• The Mountain Goats

    John Darnielle, the man behind the Mountain Goats, might just be the only person on the planet who can make the act of drooling sound almost dreamy. "Spittle bubbling on your lips," Darnielle bleats in his signature nasally tenor, "fine white foam." Darielle took the Mountain Goats name in 1991 while working in a California state hospital, and has produced over ten full-length records since 1995. Darnielle is an incredibly prolific songwriter, releasing over ten full-length records since 1995. The Goats' latest album, The Sunset Tree, is the most personal and polished to date. Back in the '90s, Darnielle was famous for his low budget cassette recordings and intricate song cycles.

  • Lou Reed: Advanced?

    By: Jason Hartley The career of an avant-garde or alternative musician follows an arc: In the beginning, he cultivates a small but dedicated following with innovative music that is celebrated by critics. Then he gets older, his fan base dwindles, and he suddenly finds himself irrelevant because he has "lost it." Everyone knows this. Everyone, that is, but the adherents of the Advanced Theory. They believe that there are certain musicians who were so good, that it is impossible that they could ever be bad. They reason that if an artist is fifteen years ahead of his time in 1965, he will be fifteen years ahead of his time in 2005, so of course fans and critics will be baffled by their current work. These "Advanced" musicians are always one step beyond our comprehension.

  • Tom Waits is T.O.'d at G.M.

    Tom Waits is claiming that his distinctive whiskey-and-cigarettes rasp has been appropriated for a less-then-beneficent cause: he is suing General Motors' European division for using a Waits sound-alike to hawk its Opel car line in Scandinavia. According to yahoo.com, Waits commented, "Commercials are an unnatural use of my work...It's like having a cow's udder sewn to the side of my face. Painful and humiliating." Waits has been down this legal road before. Back in the early '90s, he sued Frito-Lay for ostensibly copying his voice for a Doritos spot. The critical favorite was victorious in that round--Frito-Lay awarded Waits 2.5 million in damages. But ad execs, take heed: Tom Waits recently donated several tracks to a group called War Child Music to raise money for children in post-conflict nations.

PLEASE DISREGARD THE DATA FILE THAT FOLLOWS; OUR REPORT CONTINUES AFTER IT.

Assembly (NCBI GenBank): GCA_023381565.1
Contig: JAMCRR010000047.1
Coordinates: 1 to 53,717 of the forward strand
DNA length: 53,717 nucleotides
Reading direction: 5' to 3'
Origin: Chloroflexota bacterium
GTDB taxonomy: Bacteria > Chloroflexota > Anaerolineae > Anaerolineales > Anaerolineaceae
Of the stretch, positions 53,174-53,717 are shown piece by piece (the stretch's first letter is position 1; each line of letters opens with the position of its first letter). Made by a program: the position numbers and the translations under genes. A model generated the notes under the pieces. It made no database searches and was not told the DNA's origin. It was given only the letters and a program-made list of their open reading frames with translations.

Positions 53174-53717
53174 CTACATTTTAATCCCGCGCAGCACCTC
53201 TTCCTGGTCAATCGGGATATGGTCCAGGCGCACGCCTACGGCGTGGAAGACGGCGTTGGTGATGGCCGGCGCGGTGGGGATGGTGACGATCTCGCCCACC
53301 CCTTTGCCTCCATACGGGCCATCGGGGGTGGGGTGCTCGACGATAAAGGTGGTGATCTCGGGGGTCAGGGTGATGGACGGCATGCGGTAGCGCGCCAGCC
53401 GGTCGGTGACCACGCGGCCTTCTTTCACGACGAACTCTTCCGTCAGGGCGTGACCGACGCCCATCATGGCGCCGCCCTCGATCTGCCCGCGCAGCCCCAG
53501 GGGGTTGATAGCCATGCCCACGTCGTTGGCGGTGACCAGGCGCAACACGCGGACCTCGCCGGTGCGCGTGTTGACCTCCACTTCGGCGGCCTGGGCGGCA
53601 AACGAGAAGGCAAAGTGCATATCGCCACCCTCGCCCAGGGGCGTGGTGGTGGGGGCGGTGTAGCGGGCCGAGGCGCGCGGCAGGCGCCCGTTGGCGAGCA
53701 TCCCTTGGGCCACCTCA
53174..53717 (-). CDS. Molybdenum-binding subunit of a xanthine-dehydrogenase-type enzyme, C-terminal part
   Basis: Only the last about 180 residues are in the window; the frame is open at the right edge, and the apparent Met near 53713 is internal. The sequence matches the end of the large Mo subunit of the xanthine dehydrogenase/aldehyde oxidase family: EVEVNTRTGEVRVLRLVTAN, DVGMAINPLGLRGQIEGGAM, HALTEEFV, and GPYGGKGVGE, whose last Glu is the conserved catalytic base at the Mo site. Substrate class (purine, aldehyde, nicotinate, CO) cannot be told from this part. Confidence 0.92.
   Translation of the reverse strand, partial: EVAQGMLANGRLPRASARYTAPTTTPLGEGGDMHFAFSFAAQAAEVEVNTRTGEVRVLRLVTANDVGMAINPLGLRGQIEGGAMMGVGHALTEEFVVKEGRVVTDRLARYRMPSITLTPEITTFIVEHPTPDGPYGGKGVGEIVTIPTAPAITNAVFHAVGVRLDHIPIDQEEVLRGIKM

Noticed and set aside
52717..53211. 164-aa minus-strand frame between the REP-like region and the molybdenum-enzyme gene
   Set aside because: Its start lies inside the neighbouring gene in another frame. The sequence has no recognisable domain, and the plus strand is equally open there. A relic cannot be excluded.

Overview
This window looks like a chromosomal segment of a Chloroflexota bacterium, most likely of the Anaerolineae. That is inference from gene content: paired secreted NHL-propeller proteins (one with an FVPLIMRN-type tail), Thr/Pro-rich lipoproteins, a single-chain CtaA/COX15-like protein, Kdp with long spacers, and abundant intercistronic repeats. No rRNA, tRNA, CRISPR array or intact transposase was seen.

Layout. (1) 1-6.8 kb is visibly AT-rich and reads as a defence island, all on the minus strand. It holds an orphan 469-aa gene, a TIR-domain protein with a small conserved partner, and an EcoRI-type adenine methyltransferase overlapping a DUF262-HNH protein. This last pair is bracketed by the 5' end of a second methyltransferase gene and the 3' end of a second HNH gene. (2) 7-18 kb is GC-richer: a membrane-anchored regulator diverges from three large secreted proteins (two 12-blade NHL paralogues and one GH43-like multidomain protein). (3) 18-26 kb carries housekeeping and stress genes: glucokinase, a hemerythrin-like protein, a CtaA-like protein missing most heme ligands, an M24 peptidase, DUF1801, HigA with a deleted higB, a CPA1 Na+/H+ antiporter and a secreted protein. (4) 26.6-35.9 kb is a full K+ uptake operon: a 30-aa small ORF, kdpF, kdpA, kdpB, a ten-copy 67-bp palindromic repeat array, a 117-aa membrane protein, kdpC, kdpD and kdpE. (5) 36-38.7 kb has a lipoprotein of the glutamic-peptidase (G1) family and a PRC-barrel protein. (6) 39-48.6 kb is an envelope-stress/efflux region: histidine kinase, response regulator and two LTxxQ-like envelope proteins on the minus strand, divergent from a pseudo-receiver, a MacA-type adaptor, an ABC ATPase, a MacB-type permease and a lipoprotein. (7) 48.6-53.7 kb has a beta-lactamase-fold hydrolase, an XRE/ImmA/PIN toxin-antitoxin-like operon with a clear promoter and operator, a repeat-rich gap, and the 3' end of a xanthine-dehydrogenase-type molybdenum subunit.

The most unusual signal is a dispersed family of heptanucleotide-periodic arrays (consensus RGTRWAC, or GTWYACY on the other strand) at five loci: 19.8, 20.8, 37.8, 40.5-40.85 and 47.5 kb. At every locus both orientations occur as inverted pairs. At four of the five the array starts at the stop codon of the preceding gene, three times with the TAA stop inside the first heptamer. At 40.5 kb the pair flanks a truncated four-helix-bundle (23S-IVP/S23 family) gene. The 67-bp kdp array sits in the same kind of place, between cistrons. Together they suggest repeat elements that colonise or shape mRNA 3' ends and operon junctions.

• Sleater-Kinney Fresh from The Woods

    This June Sleater-Kinney will be touring to support their seventh album, The Woods, the band's Sub Pop debut (out May 24th). Former Helium frontwoman Mary Timony will be opening for the west coast dates, while Dead Meadow is opening on the east. The band has also launched a new website complete with a band blog.

  • Built To Spill's Ancient Melodies of the Present

    It's been four years since Built to Spill released their last album, Ancient Melodies of the Future. Since then Doug Martsch and co have been touring consistently, and are now gearing up for a new album this fall. To support this nascent recording, Built to Spill is going on a nationwide tour kicking off May 4th in Minneapolis. The boys from Boise will play their final tour date at the Austin City Limits Festival on July 24th.

  • Lollapalooza announces two-day festival in Chicago, July 23-24